Did Outdoor Voices’ turnaround efforts work?

When Outdoor Voices, the activewear brand that made a name for itself in the first wave of the direct-to-consumer revolution, entered the market last June, its teaser presentation, seen by BoF, included growth figures impressive. Forecast sales for 2022 are $90 million, up from $40 million pre-pandemic, with a compound annual growth rate of 30% since 2017.

Add to that a repeat purchase rate of more than 75% and a projected gross margin of around 45% this year – which is expected to be 50% next year – and the pitch deck indicates that the company, which has suffered several changes in direction in recent years, is well placed. He even calls it “1st Order Profitable” music, to the ears of potential buyers.

But peel off a layer and there’s a more nuanced story to tell. According to a source close to Outdoor Voices finance, the company was not profitable on an EBITDA (earnings before interest, tax, depreciation and amortization) basis in 2021.

Ashley Merrill, president and principal investor of Outdoor Voices, said via text that the company was “essentially EBITDA neutral” in 2021. When a company says it’s profitable on the first order, it doesn’t does not necessarily consider variable costs, such as paid marketing, an increasingly expensive way to acquire customers. Merrill said OV’s “month-to-month profitability varies throughout the year depending on whether or not we are pushing marketing for growth at that particular time.”

The company is also considering investments instead of an outright sale, according to multiple sources, and is looking to raise $25-50 million, hoping to invest some of that capital in opening more stores and to further develop the business. But raising cash now may not be easy: Investors are hesitant to back mainstream brands with a looming recession, especially ones that aren’t always profitable.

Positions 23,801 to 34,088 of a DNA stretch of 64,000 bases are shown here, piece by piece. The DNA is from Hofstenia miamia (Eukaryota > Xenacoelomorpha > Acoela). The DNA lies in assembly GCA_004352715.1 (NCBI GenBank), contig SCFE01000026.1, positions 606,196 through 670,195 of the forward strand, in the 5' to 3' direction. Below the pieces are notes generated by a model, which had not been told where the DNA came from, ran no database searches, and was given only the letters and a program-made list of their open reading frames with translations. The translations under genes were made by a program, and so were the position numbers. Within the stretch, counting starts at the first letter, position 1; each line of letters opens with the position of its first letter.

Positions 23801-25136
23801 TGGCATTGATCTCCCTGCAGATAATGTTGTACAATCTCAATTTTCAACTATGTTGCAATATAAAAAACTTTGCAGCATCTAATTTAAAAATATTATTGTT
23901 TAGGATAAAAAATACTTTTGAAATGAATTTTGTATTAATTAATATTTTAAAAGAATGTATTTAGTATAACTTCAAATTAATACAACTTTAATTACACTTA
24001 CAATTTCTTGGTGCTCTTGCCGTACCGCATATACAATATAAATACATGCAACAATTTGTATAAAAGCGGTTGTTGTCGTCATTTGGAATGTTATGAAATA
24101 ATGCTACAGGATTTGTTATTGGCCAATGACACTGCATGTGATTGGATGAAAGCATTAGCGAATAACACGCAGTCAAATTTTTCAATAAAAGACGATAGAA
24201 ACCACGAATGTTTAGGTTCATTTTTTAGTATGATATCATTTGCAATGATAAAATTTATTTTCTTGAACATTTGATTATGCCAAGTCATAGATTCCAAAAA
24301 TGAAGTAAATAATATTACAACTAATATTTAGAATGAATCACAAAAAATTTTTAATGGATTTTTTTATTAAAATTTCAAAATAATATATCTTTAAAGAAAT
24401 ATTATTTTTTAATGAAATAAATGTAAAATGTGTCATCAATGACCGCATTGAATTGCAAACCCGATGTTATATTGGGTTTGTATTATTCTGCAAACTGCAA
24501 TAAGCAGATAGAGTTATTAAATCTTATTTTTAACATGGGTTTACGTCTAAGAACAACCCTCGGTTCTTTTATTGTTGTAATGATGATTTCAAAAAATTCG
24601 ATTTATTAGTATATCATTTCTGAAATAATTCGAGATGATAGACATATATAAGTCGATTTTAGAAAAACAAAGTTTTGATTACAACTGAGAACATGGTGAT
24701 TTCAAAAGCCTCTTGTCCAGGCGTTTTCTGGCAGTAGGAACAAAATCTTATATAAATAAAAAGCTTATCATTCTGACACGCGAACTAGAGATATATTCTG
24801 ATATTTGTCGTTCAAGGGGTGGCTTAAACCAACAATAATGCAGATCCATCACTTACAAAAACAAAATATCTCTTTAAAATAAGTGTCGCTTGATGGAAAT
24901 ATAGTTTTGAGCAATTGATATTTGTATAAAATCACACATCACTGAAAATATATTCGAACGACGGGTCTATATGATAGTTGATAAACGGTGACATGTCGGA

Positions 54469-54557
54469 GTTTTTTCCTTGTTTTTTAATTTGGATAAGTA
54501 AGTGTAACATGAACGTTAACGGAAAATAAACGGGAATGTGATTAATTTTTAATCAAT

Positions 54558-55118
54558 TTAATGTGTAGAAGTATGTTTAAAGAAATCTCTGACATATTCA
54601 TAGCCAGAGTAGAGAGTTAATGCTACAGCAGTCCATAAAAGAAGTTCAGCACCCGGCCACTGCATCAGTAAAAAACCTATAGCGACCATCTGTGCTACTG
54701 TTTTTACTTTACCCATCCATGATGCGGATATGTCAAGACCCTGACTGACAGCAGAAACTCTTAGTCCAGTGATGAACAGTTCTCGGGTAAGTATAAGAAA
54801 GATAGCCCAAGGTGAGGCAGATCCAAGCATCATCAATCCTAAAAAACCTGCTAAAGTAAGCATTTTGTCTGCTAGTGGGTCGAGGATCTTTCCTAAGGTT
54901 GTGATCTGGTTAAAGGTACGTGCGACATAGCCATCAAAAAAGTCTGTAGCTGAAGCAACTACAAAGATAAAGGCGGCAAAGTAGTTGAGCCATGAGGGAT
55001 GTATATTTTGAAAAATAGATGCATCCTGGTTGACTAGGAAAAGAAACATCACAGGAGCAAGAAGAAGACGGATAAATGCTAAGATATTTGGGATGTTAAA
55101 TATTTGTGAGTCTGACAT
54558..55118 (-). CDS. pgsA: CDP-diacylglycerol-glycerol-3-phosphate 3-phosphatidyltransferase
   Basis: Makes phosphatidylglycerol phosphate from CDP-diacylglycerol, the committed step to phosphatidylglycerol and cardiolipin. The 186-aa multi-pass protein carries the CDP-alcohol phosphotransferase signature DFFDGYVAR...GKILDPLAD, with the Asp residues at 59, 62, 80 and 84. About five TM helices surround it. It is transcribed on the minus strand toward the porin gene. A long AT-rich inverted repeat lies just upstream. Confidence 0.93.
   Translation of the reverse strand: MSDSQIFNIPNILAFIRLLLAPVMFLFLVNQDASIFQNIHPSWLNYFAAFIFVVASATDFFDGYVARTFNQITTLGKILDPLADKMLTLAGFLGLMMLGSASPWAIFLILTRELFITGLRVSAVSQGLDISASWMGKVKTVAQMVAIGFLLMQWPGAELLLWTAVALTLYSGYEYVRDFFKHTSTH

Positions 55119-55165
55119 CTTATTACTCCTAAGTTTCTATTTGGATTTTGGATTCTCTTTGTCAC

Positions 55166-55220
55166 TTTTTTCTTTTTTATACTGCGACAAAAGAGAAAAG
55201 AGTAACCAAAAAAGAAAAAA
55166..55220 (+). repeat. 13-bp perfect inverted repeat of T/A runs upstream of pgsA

Whatever the outcome, Outdoor Voices is a unique case study. It’s been more than two years since founder Tyler Haney left the company, replaced by Merrill – CEO of sleepwear brand DTC Lunya – who took a majority stake in the company through his investment fund, NaHCO3 , at a valuation of $40 million, more than 60 percent below its peak valuation of $110 million.

In early 2021, Merrill recruited Urban Outfitters veteran Gabrielle Conforti to be OV’s new CEO, in a bid to improve operations. (The website currently has a Net Promoter Score, which measures customer satisfaction, of 80, according to the sales medium.)

On the design side, Conforti has also pushed Outdoor Voices in a broader direction. While Haney’s skills as an executive and manager were constantly challenged while she was always in charge, her ability to brand, market and design a product with precision was held in high regard. Today, the Outdoor Voices aesthetic is less distinctive – even compared to mass competitors like Alo Yoga and industry leader Lululemon – although perhaps more appealing to a wider audience.

After returning to OV in a consulting role a few months after her initial departure, Haney returned in January 2021 and now runs the CBD and web3 businesses. Recently, however, she expressed interest in re-entering the activewear space with a new brand.

“I’ve certainly thought about it and I have a lot of stuff ready to go when the time is right. I’m fully focused on [web3 platform Try Your Best] TYB right now,” she said on Instagram Stories. “TYB would be helpful here, given that we’re creating tools that allow brands and fans to connect directly, build together, and then share success, growth, and more.”


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